Last edited 10 months ago by Francis MacGabhann
JP Martin
JP Martin
10 months ago

Despite my sentimental feelings for Ireland, this would be a deserved comeuppance. Irish politics is a degenerate, toxic mix of cultural wokeness and savage neoliberalism. During my last visit to Ireland, I found the country very changed. People talked of nothing but property prices and US-style tacky materialism was everywhere. And their political obsessions seem so very dated (abortion, “Palestine”, the Catholic Church, etc..). Maybe they need to be shocked back to reality.

J Bryant
J Bryant
10 months ago

Based on this author’s comments I’d say the Irish lean too heavily on their connection with the Irish American community, including Joe Biden. Just as the Brits tend to rely too heavily on their ‘special relationship’ with the US.
Ireland is a friend of the US and is in much better standing than many/most countries. But Biden is currently pushing through one of the biggest spending programs in US history while trying to placate a strained Democratic coalition. The effect of his revenue-generating policies on the Irish economy is probably about number 200 down his list of priorities.
And don’t forget America is a profoundly troubled and divided nation that is likely losing its place as the world’s leading power. It’s a wounded giant and wounded animals tend to be unpredictable and dangerous.

Dermot O'Sullivan
Dermot O'Sullivan
10 months ago

‘You’ll like doing business with us; we have a fine set of principles and if you don’t like them we have another set.’

– Groucho Marks

Jon Hawksley
Jon Hawksley
10 months ago

Any economy that relies on any form of protectionism is vulnerable to other countries eroding it. Ireland has done well for a long time but being easied out of that particular niche gently is probably best for it in the long run.

Ludwig van Earwig
Ludwig van Earwig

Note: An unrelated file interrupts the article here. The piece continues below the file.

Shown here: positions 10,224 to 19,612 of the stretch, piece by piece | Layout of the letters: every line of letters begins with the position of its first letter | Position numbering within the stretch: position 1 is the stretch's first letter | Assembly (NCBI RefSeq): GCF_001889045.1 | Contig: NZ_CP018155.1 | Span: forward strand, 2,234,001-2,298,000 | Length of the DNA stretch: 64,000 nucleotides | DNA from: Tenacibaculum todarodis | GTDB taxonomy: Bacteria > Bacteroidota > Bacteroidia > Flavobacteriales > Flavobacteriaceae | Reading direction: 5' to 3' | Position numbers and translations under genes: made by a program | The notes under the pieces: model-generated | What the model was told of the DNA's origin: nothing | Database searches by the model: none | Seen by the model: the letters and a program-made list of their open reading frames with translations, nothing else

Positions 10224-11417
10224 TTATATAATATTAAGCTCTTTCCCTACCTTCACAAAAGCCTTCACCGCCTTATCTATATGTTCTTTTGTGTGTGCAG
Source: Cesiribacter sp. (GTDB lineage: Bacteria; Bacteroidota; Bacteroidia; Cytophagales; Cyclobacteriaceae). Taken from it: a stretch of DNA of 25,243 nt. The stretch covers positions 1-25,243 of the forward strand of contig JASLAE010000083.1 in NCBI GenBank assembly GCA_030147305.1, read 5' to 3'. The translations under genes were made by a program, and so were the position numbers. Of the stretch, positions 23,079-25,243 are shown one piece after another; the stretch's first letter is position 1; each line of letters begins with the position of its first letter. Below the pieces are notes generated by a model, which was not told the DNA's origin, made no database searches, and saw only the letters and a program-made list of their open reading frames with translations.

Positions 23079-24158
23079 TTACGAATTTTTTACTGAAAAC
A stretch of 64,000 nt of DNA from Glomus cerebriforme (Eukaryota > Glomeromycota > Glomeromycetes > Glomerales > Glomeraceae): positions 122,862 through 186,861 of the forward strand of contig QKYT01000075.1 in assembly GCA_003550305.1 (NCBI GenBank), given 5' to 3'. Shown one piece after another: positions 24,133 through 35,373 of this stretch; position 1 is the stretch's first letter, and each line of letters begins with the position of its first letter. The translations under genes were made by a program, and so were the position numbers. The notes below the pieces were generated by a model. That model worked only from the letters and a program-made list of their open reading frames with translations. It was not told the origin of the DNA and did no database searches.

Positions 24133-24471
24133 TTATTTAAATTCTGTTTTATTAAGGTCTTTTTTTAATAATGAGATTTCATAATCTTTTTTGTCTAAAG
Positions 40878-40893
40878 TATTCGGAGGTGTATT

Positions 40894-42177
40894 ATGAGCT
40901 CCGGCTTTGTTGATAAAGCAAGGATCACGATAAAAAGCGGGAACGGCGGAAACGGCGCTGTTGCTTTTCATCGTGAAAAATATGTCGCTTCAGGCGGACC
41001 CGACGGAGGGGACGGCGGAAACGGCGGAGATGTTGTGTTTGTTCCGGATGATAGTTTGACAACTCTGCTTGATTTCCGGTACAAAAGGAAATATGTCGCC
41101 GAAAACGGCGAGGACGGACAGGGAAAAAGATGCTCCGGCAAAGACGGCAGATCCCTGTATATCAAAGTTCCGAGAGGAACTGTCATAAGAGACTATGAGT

10 months ago

I’d like to nominate David Quinn for crybaby of the year.

There are plenty of things wrong with Biden’s priorities and policies, but his attempt to level the corporate tax playing field isn’t one of them. Rather, I see it as a salutary blow against neoliberal globalization.

Biden wants Zuckerberg, Bezos etc to pay their company taxes in the country that raised and educated them, the country that gave them so many opportunities in life. Biden’s primary obligations are naturally to the American people, not to a much-romanticized island on the other side of the Atlantic.

Ireland might just have to grow its own industries, like the Scandinavian countries have somehow managed despite having much higher corporate tax rates than Ireland.

BTW, I believe Biden also has English and French ancestry – does that mean he owes the Brits and the Frenchies special favours too?

Last edited 10 months ago by Ludwig van Earwig
Francis MacGabhann
Francis MacGabhann
10 months ago

I think Quinn was taking aim more at his fellow Irishmen and women than at Biden as such. And he’s right.

franklitton
franklitton
10 months ago

True, maybe, but a depressing example, nonetheless, of how Irish political culture has shrunk. Once- I know it was along time ago- we were proud to see ourselves as a nation among the nations of the world, with a responsibility to make the world a better place. Pretentious, no doubt, for a tiny nation, but we did participate in The United Nations exerting an influence for the good above our weight.
Today, corporations can escape the tethers that once bound them to nation-states and so make practically no returns to the societies whose infrastructures enable their wealth. Who could deny that this is a problem that demands a solution? Who could deny that it must be a global solution? The Irish, it seems.

Chris Wheatley
Chris Wheatley
10 months ago

Every day, especially on UnHerd, I read scathing comments about China; sometimes about Russia. But most seem to see the USA as a sort of benign, loveable giant, just fumbling its way about the world. Very few people see the USA as plain evil.